Twitter is fast, and like most fast things can be dangerous. Toss a hefty and complex legal ruling into the mix and you’ve got a good recipe for disaster, or at least confusion.
The @AJC Twitter account was among the media outlets that got the healthcare ruling wrong initially. I am told the AJC’s vaunted Lord of the Tweet was listening to CNN coverage and got a little trigger happy and hit send on this bit of embarrassment: “Breaking: Supreme Court strikes down mandate that requires individuals to buy insurance.”
CNN reporter John King, a huge Newt Gingrich fan, initially described it as “a dramatic blow to the policy and to the president, politically.”
Fortunately for Atlanta-based CNN, mortal foe Fox got it wrong too, according to Politico. Bill Hemmer was the unhappy fellow: “We have breaking news here on the Fox News Channel, the individual mandate has been ruled unconstitutional.”
In Atlanta, at the state capitol, Republicans cheered the ruling, the AJC reported. “That quickly gave way to confusion and then indignation at the decision,” writes Shannon McCaffrey.
In Washington, there was much of the same. Politico, in another article, reports “at least eight members of Congress — seven Republicans and one Democrat — jumped the gun on Thursday’s Supreme Court ruling, tweeting incorrectly that the individual mandate had been struck down as unconstitutional.”
“Let Freedom Ring,” said Dennis Ross (R-Fla.) in a tweet.
His pain, as well as ours, is still ringing around the Twitterverse as people hit “retweet.”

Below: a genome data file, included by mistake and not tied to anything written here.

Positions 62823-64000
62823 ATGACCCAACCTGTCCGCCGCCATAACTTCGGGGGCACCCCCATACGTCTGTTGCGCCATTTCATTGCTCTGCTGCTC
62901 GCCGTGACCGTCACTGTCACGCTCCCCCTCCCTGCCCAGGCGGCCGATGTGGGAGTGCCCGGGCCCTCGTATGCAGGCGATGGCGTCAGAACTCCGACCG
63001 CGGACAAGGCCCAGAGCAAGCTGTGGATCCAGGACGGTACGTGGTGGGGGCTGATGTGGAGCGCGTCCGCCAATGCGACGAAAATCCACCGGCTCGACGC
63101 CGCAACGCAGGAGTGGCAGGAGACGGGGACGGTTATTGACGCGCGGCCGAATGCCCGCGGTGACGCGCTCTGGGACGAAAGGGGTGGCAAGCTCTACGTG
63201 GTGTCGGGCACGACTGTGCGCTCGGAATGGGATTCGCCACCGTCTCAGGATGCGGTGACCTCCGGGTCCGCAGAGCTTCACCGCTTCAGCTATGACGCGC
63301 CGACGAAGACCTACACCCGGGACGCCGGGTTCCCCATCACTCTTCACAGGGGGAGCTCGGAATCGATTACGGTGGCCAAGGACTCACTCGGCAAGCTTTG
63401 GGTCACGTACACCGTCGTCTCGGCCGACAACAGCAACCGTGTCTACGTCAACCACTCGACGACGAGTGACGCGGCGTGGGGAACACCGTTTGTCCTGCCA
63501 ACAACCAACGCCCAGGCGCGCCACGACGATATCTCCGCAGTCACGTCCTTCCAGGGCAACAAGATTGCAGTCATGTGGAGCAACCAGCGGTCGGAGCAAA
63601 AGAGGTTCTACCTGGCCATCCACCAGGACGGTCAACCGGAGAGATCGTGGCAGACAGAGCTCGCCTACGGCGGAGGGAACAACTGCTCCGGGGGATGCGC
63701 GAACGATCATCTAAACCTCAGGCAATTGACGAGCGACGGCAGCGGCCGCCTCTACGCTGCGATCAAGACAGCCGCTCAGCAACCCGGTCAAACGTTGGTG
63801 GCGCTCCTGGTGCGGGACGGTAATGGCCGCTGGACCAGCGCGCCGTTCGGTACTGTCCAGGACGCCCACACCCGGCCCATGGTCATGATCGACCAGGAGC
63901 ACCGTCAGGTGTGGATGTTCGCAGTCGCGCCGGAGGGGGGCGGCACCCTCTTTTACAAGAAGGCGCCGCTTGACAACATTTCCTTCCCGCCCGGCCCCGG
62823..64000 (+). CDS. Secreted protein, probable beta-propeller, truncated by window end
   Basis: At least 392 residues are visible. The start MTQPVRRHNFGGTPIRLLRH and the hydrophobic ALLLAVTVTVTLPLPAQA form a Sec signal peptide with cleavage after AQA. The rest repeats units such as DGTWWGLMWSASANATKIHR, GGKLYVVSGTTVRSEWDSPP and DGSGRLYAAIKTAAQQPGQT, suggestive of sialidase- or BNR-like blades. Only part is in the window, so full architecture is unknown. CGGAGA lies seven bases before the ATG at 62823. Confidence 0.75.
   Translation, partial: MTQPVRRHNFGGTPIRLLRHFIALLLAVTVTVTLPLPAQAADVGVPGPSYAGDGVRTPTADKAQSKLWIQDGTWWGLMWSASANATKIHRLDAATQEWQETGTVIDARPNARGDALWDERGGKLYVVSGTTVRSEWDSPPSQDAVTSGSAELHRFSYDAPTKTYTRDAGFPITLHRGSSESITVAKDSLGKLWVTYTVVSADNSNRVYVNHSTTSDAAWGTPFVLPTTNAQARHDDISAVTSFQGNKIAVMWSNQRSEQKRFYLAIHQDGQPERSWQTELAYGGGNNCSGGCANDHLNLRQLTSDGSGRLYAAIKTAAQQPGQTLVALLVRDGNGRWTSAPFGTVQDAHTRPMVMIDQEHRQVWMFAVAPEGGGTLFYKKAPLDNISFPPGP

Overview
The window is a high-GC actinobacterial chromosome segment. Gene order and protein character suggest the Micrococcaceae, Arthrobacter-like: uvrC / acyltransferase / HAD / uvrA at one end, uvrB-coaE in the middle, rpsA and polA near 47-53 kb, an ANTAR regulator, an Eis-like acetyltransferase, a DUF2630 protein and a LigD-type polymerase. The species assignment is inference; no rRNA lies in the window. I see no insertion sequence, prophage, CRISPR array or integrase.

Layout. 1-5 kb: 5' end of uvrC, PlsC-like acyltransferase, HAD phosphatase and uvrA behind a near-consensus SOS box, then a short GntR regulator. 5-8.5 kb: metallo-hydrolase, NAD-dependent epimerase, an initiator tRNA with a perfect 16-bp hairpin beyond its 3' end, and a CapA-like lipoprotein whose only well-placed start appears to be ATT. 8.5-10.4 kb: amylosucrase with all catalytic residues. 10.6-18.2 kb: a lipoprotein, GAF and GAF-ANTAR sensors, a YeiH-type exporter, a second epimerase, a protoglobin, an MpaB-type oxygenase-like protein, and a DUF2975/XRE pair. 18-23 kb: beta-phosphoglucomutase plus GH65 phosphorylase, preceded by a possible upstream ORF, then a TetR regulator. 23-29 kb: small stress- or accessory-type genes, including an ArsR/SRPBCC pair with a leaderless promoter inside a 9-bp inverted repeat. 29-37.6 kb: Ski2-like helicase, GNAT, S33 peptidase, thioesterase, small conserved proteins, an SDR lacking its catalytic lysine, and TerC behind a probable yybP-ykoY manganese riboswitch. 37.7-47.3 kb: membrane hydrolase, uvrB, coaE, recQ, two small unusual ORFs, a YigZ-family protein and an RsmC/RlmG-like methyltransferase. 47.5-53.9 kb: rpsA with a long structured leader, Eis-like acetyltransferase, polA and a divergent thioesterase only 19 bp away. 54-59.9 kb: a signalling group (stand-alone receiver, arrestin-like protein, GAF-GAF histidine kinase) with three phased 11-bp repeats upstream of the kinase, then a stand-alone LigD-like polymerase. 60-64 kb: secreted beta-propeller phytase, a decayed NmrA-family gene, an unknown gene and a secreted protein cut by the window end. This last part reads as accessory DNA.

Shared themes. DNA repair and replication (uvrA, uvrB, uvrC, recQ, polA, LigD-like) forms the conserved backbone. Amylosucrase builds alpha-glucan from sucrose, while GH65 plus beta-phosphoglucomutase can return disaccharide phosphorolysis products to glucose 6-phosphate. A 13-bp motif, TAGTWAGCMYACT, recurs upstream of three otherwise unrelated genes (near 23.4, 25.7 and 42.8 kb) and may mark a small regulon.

Why did people get it wrong? Trying to be first led to the errors, of course. And Chief Justice Roberts didn’t help. When reading the ruling he first explained the law was not constitutional under the Commerce Clause, but, as Business Insider points out, continued to say the law was constitutional as a tax.
CNN issued the following statement:
“In his opinion, Chief Justice Roberts initially said that the individual mandate was not a valid exercise of Congressional power under the Commerce Clause. CNN reported that fact, but then wrongly reported that therefore the court struck down the mandate as unconstitutional. However, that was not the whole of the Court’s ruling. CNN regrets that it didn’t wait to report out the full and complete opinion regarding the mandate. We made a correction within a few minutes and apologize for the error.”
Meanwhile, the Associated Press is asking its employees to “stop taunting” CNN.